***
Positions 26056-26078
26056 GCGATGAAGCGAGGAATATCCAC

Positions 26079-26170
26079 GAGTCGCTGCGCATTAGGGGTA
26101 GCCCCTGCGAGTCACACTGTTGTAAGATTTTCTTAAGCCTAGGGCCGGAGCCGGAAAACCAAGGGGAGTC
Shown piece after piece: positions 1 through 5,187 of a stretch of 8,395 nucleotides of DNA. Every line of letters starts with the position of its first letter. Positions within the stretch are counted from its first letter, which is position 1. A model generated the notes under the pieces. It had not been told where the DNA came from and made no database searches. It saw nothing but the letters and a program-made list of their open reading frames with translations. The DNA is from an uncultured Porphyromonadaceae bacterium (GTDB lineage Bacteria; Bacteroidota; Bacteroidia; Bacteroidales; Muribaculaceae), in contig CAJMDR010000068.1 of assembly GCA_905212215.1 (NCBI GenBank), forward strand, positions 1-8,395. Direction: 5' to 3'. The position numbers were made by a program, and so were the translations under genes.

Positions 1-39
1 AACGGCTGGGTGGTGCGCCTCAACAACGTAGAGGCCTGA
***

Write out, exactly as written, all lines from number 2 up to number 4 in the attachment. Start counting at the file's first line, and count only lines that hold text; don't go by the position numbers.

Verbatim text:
26056 GCGATGAAGCGAGGAATATCCAC

Positions 26079-26170
26079 GAGTCGCTGCGCATTAGGGGTA